It is in the supporting characters, however, that this film truly shines. The grade-A performances of Walter Brennan as the likeable Muff Potter, a make-up smeared Victory Jory as the menacing Injun Joe and Olin Howlin as the violent schoolmaster are highlights of the film. Brennan seems to infuse a perpetual helplessness in his inebriated character that epitomizes the small town bum of a forgotten America; Jory makes Injun Joe the personification of evil and a red-faced Howlin is superlative as an authoritarian teacher who makes the audience cringe when he canes Tom. Australian-native May Robeson, who portrays Aunt Polly, is able to make smooth, believable transitions from harsh severity to tender leniency as the script demands.
Remarkably, the numerous child stars in this film were destined for unhappy lives. David Holt (Sid) spent his early life as a child actor in poverty as he, much like Tommy Kelly, waited for star-making film roles which never came. Jackie Moran (Huckleberry Finn) soared briefly higher towards elusive stardom when he was cast as the energetic sidekick of Buster Crabbe in a "Buck Rogers" (1939) serial. Immediately afterwards, Moran's career plummeted into oblivion. Perhaps the only exception to this streak of bad luck was Ann Gillis (Becky Thatcher) who found herself always in demand to portray a screen brat. Upon coming of age and legally capable of making her own decisions, Gillis wisely left the film industry to find happiness elsewhere.
"The Adventures of Tom Sawyer" (1938) is also significant in that its talented screenwriter, John V.A. Weaver, died shortly after its release of tuberculosis. His successful but altogether short career included writing screenplays for such cinematic classics as King Vidor's "The Crowd" (1928) and "The Saturday Night Kid" (1929). In a sense, this film was his last hurrah and it is only fitting that Weaver's last project in his old age should be subtly based upon the universal human longing to be young once again.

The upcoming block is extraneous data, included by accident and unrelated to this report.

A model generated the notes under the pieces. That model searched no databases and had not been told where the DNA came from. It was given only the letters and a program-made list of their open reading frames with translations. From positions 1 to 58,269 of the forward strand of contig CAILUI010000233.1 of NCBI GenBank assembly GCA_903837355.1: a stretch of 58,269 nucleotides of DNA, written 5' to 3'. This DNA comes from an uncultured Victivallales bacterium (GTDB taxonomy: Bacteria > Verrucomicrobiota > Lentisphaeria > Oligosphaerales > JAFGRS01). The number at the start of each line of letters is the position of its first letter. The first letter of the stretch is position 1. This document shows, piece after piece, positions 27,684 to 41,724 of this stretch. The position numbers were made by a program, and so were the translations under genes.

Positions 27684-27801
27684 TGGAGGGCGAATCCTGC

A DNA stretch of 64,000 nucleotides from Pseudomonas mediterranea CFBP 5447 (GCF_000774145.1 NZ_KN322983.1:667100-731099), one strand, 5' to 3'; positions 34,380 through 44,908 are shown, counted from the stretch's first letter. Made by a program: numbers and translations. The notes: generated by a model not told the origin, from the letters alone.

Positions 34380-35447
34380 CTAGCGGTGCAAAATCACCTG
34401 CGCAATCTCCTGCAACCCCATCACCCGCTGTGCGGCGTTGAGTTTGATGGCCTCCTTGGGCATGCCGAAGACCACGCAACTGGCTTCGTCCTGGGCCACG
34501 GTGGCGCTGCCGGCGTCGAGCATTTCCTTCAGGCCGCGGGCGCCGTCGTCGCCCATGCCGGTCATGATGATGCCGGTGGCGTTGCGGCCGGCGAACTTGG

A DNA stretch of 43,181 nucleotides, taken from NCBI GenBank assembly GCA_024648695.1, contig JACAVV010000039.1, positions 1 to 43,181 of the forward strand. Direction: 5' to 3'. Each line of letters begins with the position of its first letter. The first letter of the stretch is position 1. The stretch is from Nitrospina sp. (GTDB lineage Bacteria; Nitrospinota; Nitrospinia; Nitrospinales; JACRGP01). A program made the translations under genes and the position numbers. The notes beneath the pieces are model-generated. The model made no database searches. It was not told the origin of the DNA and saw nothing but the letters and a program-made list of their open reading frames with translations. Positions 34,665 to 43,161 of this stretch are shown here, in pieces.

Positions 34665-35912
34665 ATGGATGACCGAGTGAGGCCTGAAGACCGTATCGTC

I suppose that if The Adventures of Tom Sawyer had been made at MGM we would have seen Mickey Rooney as Tom with possibly Freddie Bartholomew as Sid with maybe Judy Garland as Becky Thatcher. But David O. Selznick was out on his own as an independent at this point so he chose to use talented child performers who didn't quite have the name clout that those urchin titans of MGM did.
But this universally loved story by America's greatest author certainly had a built in market that had no need of name players to sell it. Selznick saved on player's salary and put the money into production values and he and the public came away winners.
Tommy Kelly, Ann Gillis, and Jackie Moran as Tom Sawyer, Becky Thatcher, and Huckleberry Finn fill just about everyone's conception of what those kids from Hannibal, Missouri in the 1850s were like. They are given able support from such beloved character players as May Robson as Aunt Polly, Walter Brennan as Muff Potter, Victor Jory as the villainous Indian Joe, Olin Howland as the Sunday school teacher, Margaret Hamilton as Mrs. Harper, and Donald Meek as the school superintendent.
Selznick did a faithful adaption of the novel, the famous fence whitewashing incident is there as well as Tom and Huck getting a glimpse of their own funerals when everyone assumes they've drowned and the climax, the chase with Indian Joe in the cave.
It's a timeless classic, it can be shown to kids of all ages for centuries.
Full length feature films in Technicolor weren't made until 1935 and there hadn't been many made by 1938. Some studios didn't start using Technicolor until after 1940. Producer Selznick produced this big production film in Technicolor a year before he would masterfully capture the world's attention with it in Gone With the Wind.